So, for the best listener experience from one podcast to another, it’s best if all podcasters adhere to these guidelines for loudness.
I’m not an authority on podcasting, but I have been doing it for a long time. I’m a techie at heart (I own my own IT Consulting business), so the technical details are very important to me. I spent years testing various bit rates, sample rates, etc. to get the best sound with the smallest file size. Granted, many of us now have large Internet pipes at our homes or businesses, but we must always consider those less fortunate around the world that don’t have unlimited bandwidth on their devices. Balancing quality audio with the smallest file size we can get without compromising the overall listenability of our podcast should always be on our list of goals for our podcasts.
*Please be aware that I took Justin’s original PX3 Episode 242, which was already in MP3 format, and re-saved it in the various kilobits and sample rates; it’s better to do this with the original uncompressed .WAV file because otherwise, as with what I did, I’m recompressing an already compressed audio file each time I re-sampled or changed the bit rate.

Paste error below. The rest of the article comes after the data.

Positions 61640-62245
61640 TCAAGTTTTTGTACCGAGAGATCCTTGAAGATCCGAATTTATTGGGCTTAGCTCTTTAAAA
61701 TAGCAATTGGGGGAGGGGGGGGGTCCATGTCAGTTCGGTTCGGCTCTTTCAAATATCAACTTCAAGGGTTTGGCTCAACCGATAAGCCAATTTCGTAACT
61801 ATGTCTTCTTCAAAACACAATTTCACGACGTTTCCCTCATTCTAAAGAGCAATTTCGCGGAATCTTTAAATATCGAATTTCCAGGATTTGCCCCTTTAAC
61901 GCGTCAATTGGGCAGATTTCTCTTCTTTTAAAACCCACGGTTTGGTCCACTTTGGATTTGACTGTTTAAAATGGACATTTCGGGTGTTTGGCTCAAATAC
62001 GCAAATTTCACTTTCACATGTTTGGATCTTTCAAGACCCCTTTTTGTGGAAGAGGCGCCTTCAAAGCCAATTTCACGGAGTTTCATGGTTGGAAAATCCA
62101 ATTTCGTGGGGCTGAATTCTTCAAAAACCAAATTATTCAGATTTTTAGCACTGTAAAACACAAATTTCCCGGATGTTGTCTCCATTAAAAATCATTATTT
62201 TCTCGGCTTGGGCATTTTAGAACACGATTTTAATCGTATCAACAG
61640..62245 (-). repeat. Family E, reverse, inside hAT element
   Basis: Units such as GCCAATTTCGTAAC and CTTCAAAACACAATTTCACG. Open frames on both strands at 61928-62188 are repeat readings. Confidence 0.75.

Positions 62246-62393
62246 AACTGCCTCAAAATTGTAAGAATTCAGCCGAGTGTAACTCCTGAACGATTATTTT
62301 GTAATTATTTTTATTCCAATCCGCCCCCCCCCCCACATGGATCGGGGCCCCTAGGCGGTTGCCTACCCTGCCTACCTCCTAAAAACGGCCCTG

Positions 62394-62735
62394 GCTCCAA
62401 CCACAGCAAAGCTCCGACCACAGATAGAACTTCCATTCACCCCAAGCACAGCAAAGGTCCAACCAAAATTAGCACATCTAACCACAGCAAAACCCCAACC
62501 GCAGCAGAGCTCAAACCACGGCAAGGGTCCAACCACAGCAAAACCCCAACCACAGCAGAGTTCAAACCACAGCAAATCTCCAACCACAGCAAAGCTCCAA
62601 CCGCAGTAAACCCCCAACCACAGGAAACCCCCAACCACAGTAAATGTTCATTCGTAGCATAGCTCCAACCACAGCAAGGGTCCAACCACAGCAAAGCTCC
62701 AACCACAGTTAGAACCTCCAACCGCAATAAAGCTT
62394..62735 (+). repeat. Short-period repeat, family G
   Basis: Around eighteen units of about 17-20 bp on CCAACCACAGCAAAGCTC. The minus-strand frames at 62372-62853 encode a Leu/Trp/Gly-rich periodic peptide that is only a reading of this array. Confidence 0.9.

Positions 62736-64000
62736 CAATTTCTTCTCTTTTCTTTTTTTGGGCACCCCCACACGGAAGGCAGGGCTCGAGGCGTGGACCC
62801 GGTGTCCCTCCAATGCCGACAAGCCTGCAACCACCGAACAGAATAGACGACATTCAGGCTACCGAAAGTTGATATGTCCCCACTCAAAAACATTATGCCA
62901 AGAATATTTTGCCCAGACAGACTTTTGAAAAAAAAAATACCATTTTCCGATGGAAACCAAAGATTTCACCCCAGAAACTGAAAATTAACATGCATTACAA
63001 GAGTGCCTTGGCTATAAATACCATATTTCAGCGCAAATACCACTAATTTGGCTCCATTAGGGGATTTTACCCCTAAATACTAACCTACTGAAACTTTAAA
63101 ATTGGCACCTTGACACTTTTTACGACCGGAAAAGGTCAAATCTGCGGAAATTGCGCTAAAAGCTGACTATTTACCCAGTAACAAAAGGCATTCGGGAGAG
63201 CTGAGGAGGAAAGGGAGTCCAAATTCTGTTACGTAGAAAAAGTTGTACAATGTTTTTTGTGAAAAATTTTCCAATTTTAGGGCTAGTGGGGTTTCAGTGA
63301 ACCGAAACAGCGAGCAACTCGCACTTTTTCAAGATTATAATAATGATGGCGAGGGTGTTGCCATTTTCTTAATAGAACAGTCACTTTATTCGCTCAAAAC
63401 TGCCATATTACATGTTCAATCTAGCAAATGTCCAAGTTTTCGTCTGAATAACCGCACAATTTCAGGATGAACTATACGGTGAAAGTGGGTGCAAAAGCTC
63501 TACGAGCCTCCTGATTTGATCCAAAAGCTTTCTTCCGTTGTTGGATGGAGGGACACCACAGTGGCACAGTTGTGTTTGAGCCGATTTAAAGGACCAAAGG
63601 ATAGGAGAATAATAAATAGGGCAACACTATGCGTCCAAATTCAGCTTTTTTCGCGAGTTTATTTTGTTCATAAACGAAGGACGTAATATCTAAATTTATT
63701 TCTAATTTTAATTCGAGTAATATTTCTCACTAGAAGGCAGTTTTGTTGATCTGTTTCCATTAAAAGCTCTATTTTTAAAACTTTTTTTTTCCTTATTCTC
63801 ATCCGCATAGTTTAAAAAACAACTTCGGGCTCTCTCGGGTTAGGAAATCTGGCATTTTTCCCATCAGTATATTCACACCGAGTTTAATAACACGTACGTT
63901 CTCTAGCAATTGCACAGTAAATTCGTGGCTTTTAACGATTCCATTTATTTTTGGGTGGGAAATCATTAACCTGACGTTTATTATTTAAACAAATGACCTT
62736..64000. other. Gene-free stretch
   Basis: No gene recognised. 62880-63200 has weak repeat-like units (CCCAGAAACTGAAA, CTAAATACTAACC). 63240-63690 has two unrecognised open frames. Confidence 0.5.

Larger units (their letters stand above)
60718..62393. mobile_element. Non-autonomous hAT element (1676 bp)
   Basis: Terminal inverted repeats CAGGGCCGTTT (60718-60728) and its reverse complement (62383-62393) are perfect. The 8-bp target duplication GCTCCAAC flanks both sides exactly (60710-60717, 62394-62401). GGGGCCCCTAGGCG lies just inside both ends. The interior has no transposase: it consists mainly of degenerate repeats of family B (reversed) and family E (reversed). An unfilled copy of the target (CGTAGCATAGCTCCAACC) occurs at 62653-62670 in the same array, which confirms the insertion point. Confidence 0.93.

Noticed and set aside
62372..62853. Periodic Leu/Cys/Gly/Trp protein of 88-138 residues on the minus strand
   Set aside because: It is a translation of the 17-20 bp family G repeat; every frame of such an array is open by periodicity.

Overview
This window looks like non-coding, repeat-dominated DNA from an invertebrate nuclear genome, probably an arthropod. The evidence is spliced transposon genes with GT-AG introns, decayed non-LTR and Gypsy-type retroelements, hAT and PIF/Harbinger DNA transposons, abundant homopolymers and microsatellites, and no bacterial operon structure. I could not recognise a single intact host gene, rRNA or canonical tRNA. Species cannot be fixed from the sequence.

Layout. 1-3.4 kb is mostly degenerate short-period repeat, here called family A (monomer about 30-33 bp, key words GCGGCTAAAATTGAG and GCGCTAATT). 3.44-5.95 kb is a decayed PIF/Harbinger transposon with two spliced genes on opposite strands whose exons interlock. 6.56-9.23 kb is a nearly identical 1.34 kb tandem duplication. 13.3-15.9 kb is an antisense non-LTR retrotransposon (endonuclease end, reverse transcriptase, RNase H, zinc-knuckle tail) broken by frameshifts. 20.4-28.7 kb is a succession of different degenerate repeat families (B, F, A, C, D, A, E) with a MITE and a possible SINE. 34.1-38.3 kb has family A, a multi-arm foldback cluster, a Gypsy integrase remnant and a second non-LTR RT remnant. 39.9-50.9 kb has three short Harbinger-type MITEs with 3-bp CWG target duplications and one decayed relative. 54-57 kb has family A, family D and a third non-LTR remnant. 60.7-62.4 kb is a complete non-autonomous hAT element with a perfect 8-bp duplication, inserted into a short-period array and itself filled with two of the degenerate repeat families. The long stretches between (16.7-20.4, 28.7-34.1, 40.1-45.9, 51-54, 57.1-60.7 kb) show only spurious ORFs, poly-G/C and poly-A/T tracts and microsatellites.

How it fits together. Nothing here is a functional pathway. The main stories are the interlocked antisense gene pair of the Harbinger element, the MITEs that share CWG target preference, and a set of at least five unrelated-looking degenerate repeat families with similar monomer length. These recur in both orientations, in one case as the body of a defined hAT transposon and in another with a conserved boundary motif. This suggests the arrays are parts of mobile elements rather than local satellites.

Also, I’m specifically talking about file size as it relates to MP3 files. You can produce episodes in AAC, which will give smaller sized files with good quality audio. Opus is another good codec that provides much smaller file sizes with good quality audio. However, MP3 is still pretty much the standard.
Donovan was born and raised in the deep south of South Central Georgia, roughly two hours from the Georgia-Florida line. His father was a guitar player, farmer, and eventually blue color worker for GM. His mother suffered from Scleroderma starting a few years after he was born, so she became a home maker. Growing up as an only child, Donovan’s interest included music (though he really never learned to play anything) and anything dealing with technology, but specifically computers.
He has spent his entire life involved with computer technology either as a hobby or as a career. In his middle to late teens, he ran a BBS (electronic bulletin board system – the precursor to the modern day Internet). He learned about networking computer systems, building computers, and communication technologies as part of his career.
Later in life, he fulfilled his dream of running his own ISP (Internet Service Provider) when he was hired first as the Network Manager and eventually the General Manager of the Telecommunications Department for the City of Tifton, known as CityNet.
Today he runs his own IT business and has been podcasting in some form or fashion since 2011.